Organize Your First Job Search with Online Tools and Apps - dummies

Organize Your First Job Search with Online Tools and Apps

By Roberto Angulo

Looking for a job is not complicated, it’s just tedious. The more jobs you apply to, the better your chances of getting one. But this also means that you have more steps to consider and more deadlines to track. You can take the stress out of the job search and avoid mistakes by using some of these applications.

Use Google Calendar

Google’s free calendar is a great simple way to stay organized. If you don’t already have a calendar on your phone, use this tool. Google Calendar comes with your Google Gmail account. These accounts are free, and you most likely already have one via your school.

Here are some ways to stay organized:

  • Enter deadlines. Write down dates when you need to submit applications or sign up for campus interviews. Set yourself at least a day’s reminder to that you get a notification with enough notice so you can prepare for the specific deadline. You don’t want to miss out on an opportunity because you forgot about the application date.
  • Set goals. Are you putting off writing your résumé? Enter a date and time when you want to start working on it. Carve out one to two hours on your calendar and force yourself to start working on your résumé and cover letter.
  • Create follow-up reminders. When you apply for jobs or have interviews, set future follow-up reminders for yourself, a week or two ahead of when you want to follow up with a recruiter to ask about the status of your application.

Save time and lower your stress. Enter interviews dates on your calendar along with the address of where they’ll be held and the name of your point of contact. You don’t want to be scrambling the day of the interview to figure out where to go.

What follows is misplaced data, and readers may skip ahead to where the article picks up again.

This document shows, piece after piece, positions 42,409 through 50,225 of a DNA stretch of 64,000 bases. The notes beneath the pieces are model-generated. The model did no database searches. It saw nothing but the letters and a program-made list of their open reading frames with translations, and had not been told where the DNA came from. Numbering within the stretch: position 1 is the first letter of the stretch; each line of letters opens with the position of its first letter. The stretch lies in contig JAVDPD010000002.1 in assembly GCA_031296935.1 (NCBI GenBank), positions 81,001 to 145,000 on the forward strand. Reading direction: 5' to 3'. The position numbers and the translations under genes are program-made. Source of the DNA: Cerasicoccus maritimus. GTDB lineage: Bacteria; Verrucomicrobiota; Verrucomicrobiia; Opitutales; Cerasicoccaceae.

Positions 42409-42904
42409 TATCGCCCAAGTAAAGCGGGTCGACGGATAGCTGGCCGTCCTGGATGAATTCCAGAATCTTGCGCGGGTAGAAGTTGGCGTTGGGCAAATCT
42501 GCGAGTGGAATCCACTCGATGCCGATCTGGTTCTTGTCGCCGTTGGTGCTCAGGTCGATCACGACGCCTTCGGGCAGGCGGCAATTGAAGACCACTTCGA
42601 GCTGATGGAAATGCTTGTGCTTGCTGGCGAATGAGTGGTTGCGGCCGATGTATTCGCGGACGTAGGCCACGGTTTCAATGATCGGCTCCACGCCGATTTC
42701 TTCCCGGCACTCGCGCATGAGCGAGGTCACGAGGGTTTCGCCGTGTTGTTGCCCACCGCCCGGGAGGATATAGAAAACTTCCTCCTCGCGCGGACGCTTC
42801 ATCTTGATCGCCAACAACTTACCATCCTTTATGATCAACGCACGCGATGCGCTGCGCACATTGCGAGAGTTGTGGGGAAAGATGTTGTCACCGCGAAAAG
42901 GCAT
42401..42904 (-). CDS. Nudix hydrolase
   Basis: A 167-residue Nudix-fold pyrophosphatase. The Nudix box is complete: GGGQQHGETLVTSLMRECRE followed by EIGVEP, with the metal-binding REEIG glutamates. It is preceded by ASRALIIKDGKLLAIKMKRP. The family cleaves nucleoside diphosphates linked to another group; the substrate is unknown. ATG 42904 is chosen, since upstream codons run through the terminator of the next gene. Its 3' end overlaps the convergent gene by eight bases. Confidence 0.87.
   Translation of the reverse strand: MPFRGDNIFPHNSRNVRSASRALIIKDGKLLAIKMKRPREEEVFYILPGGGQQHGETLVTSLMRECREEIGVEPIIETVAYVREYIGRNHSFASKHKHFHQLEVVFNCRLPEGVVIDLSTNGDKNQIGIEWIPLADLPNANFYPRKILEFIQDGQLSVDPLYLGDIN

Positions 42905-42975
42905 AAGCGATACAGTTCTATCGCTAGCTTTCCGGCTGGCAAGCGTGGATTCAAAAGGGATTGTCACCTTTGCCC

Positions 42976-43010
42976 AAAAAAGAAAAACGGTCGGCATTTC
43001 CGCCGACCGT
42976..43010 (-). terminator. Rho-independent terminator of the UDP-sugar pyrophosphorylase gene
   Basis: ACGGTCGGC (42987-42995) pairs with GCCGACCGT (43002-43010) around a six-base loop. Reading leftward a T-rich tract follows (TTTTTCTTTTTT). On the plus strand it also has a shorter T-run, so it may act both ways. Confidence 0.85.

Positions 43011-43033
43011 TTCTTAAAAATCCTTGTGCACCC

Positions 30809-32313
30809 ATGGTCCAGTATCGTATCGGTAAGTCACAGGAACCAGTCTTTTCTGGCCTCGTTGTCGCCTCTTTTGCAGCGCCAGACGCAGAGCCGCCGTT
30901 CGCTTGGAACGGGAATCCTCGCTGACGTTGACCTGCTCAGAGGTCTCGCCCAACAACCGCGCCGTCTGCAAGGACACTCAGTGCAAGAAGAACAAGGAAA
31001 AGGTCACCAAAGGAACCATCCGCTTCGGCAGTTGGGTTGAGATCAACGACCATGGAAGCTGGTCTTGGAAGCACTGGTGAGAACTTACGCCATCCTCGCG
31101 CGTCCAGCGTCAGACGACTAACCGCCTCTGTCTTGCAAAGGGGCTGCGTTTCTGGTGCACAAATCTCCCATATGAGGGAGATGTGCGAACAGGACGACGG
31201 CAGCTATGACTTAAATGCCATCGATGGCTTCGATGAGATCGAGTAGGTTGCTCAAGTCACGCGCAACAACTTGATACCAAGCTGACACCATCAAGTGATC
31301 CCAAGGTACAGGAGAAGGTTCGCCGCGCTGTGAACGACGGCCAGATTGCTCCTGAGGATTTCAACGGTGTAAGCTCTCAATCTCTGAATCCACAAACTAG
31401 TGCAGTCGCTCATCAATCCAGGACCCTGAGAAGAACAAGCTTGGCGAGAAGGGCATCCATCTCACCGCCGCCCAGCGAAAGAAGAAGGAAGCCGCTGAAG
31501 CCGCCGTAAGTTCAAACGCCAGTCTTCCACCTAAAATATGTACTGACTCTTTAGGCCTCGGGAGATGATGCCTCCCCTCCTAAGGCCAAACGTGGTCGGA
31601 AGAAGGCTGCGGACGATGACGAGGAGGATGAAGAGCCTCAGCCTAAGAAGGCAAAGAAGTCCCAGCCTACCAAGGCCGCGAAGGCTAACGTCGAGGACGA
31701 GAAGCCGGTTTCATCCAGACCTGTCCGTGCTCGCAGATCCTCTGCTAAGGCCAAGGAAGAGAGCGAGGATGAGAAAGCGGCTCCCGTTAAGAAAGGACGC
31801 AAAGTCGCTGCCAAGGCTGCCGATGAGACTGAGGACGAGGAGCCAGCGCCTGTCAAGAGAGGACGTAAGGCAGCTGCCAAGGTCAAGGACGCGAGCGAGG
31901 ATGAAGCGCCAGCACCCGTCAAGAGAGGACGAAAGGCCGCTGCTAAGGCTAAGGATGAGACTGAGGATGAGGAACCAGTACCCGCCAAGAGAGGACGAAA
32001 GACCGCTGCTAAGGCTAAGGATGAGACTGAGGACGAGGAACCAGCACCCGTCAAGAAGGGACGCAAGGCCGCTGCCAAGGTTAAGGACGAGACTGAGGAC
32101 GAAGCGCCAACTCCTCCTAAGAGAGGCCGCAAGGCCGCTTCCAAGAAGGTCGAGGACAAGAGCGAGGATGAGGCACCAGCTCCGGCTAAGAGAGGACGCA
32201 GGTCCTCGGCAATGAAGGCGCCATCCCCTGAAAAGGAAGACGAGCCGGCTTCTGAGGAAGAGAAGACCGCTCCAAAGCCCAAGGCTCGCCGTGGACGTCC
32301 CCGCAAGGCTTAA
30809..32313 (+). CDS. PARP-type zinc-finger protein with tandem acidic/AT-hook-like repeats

Take notes with Evernote

Take notes. Whether it’s on a sheet of paper, on a notepad, or on a text file on your laptop, it’s important to write down what you learn at information sessions, interviews, and career fairs. Try a tool called Evernote. The basic version is free, but you can pay a premium to get extra storage and to access your notes from more than two devices. With Evernote you can write ideas down on your phone and then access them on your laptop and vice versa.

Having a tool where you can write things down quickly and reference them later is very helpful.

Use Google Sheets

Spreadsheets are great to make lists of items you want to compare — for example, job offers! Try Google Sheets because you can save your work online and access it from anywhere.

Here are some examples of how you can use Google Sheets:

  • Write a list of jobs to which you want to apply with notes and deadlines next to each one.
  • Create a spreadsheet of job offers along with the components of the offer next to each so you can more easily compare and contrast them.
  • Make a sheet of the cities you would consider moving to along with the cost of rent and food for each, so you can calculate your true cost of living once you get offers.

Visit the Cheat Sheet to get ideas of how to create a comparison of job offers and how to track your applications.

Expand your vocabulary with Thesaurus.com

Thesaurus.com is a great site to use when writing thank-you notes and when working on your résumé. You don’t want to repeat the same verb over and over. Use Thesaurus.com to find different ways to say things and to improve your résumé and cover letter.